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Rabari

Rabari
For almost 1,000 years, the Rabari have roamed the deserts and plains of what is today western India. It is believed that this tribe, with a peculiar Persian physiognomy, migrated from the Iranian plateau more than a millennium ago. The Rabari are now found largely in Gujarat and Rajasthan. 
“It is morning whenever you wake up"
The Rabari women dedicate long hours to embroidery, a vital and evolving expression of their crafted textile tradition. They also manage the hamlets and all money matters while the men are on the move with the herds. The livestock, wool, milk and leather, is their main source of income.
Artprint available soon

- Jimmy Nelson

Ajabgarh Vilage, Rajasthan

February 2012

Rabari have a very rich cultural past and present. Embroidery is a vital,
living and evolving expression of the crafted textile tradition of the
Rabaris. As far back as the tribe’s collective memory stretches, Rabari
women have diligently embroidered textiles as an expression of
creativity, aesthetics and identity. Designs are taken from mythology
and the tribe’s desert surroundings. Girls learn the art of embroidery
at a young age, practising their new-found skills by working on a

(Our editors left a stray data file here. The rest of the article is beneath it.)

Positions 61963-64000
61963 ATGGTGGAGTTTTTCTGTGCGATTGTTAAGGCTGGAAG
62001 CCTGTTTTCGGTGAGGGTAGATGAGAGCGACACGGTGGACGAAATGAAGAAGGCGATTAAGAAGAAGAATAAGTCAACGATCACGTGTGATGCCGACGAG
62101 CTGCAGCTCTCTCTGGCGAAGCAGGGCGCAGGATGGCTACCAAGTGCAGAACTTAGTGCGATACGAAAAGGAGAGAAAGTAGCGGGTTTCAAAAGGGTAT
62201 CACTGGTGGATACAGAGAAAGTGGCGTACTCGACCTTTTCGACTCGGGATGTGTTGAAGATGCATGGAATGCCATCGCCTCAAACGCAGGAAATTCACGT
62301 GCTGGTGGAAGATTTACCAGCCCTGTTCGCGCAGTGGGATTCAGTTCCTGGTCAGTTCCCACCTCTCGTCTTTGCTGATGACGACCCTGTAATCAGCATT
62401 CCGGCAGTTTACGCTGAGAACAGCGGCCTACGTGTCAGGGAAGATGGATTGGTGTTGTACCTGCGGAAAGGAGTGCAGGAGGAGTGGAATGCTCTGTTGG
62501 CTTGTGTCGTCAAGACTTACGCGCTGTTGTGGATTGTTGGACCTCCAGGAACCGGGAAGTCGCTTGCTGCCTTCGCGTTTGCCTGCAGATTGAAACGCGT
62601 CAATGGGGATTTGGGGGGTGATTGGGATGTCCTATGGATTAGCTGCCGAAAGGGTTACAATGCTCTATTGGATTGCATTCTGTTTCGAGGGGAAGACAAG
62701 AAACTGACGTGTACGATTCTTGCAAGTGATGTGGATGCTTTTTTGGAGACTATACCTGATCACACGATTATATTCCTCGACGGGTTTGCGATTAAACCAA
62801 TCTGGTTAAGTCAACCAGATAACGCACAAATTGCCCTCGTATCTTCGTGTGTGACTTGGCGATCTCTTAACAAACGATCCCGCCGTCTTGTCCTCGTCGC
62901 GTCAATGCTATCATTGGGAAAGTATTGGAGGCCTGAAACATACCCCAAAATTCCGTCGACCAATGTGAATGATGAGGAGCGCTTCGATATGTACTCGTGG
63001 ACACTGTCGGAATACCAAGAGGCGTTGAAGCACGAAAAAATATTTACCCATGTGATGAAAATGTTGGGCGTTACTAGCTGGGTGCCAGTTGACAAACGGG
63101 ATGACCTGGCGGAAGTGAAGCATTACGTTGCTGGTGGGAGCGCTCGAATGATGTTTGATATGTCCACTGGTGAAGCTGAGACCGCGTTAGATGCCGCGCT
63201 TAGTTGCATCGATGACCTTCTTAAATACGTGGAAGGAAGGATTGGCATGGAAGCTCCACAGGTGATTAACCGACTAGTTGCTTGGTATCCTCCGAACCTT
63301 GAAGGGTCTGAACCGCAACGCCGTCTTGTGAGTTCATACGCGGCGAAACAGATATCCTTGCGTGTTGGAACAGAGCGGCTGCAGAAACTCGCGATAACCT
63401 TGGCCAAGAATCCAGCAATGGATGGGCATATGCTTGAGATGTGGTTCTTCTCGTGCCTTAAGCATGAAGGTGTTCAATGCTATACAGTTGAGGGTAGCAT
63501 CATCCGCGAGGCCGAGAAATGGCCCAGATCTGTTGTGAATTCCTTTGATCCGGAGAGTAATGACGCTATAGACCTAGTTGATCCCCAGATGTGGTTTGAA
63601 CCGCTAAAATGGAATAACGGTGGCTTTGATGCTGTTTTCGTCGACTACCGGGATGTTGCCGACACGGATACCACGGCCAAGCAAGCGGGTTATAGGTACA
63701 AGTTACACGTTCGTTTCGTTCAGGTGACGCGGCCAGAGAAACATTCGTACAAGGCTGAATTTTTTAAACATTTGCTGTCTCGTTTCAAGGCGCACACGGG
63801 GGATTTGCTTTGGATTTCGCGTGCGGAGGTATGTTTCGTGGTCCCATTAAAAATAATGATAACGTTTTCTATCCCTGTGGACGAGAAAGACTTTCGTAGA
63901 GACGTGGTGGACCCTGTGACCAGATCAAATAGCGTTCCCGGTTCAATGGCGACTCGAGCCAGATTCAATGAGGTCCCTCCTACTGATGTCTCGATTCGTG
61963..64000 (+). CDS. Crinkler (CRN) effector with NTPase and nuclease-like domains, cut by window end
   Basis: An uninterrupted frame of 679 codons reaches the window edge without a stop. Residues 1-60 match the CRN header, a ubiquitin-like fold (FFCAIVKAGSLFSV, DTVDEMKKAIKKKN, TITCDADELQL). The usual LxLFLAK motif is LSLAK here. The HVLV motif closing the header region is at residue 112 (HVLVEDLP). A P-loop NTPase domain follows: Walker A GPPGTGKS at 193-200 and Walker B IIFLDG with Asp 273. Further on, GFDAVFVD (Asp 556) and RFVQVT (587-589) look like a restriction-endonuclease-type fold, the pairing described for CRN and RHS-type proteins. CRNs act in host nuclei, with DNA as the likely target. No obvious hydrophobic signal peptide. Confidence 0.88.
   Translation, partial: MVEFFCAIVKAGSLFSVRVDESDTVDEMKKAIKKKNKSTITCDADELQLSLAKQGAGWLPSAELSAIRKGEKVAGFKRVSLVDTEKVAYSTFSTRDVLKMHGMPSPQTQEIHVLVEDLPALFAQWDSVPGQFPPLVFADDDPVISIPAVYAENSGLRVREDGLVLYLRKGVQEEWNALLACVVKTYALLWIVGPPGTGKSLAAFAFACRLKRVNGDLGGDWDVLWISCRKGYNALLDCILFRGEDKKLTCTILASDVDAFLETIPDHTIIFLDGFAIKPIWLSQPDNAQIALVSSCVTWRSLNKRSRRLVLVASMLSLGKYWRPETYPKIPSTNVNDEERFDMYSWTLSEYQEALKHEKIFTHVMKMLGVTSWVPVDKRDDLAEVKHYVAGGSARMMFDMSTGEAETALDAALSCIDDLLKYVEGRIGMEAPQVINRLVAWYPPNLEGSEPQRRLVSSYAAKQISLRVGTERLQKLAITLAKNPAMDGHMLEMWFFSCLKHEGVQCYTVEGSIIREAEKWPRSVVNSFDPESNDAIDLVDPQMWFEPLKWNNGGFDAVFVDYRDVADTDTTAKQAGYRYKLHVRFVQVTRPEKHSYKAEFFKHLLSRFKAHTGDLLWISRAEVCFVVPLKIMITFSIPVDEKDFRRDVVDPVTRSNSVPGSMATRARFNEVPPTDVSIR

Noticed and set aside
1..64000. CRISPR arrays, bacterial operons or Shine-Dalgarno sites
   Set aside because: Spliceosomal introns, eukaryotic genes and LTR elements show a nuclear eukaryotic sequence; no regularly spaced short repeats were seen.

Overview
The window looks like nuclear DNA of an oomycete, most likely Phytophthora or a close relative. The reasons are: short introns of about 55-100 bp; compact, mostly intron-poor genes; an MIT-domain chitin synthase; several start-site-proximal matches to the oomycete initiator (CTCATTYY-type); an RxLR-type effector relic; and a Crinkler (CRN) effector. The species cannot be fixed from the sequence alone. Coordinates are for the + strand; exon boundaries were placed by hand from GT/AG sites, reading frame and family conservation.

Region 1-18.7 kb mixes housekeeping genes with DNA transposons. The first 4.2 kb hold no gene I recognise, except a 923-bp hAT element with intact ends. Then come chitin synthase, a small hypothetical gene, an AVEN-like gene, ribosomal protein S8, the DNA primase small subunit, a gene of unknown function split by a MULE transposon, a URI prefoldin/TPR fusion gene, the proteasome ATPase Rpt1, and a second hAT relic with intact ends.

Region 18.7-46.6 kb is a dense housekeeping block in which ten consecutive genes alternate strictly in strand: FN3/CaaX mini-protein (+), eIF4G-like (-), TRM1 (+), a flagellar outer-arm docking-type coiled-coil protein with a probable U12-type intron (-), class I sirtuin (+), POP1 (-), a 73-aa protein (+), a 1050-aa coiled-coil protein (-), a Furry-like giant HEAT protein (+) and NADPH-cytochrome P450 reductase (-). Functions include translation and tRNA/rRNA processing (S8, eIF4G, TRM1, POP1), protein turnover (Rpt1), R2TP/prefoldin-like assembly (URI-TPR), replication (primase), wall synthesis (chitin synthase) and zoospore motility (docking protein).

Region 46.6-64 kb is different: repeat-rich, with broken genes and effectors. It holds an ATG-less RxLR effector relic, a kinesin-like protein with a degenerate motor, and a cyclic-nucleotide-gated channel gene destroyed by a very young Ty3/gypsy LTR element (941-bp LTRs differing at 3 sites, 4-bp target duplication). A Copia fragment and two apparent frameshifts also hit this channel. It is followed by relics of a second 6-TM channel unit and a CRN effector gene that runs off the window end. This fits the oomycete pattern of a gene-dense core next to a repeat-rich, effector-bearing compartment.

collection of embroidered items that will later become their dowry.
This collection can sometimes take two or three years to complete.

Artprint available soon

- Jimmy Nelson

Rabari Noblemen, Rajasthan

February 2012

While the men are on the move in search of grazing pastures for their livestock, the women and children remain in the villages. The villages are usually small, featuring no more than the most basic amenities, and they are almost always set in bleak, barren surroundings.
In a typical village, two-room rectangular houses (vandhas) with
whitewashed mud walls and tiled roofs may look stark, but the interior
decoration of these houses reflect the Rabari’s fondness for adornments of all sorts.
Artprint available soon

- Jimmy Nelson

Trajuva

February 2012

For hundreds of years, the tribal women have practiced tattooing for
decorative, religious and therapeutic purposes.
Traditional patterns (trajuva) are passed down through the generations.
The female elders of the tribe women still work as tattoo artists at fairs,
festivals and markets where the Rabari gather to trade their goods. 
Nearly all surfaces of the body are tattooed. 
Artprint available soon

- Jimmy Nelson

Woman in Ajabgarth Village

February 2012

Rabaris can be easily identified by looking at their womenfolk, who usually
wear long black headscarves (lobadi) and distinctive heavy brass earrings.
They tattoo magical symbols on their necks, breasts and arms.
Artprint available soon

- Jimmy Nelson

Shri Raghunathji Temple, Amanbagh, Rajasthan

February 2012

Deriving its name from Aman, meaning ‘peace’ in Sanskrit and bagh,
meaning garden in Hindi, Amanbagh lies within a walled compound
once used by the Maharajah of Alwar to site his mobile hunting camps in
search of the elusive tigers known to roam the nearby hills. Long since
abandoned, the trees and vegetation continue to thrive due to a suitable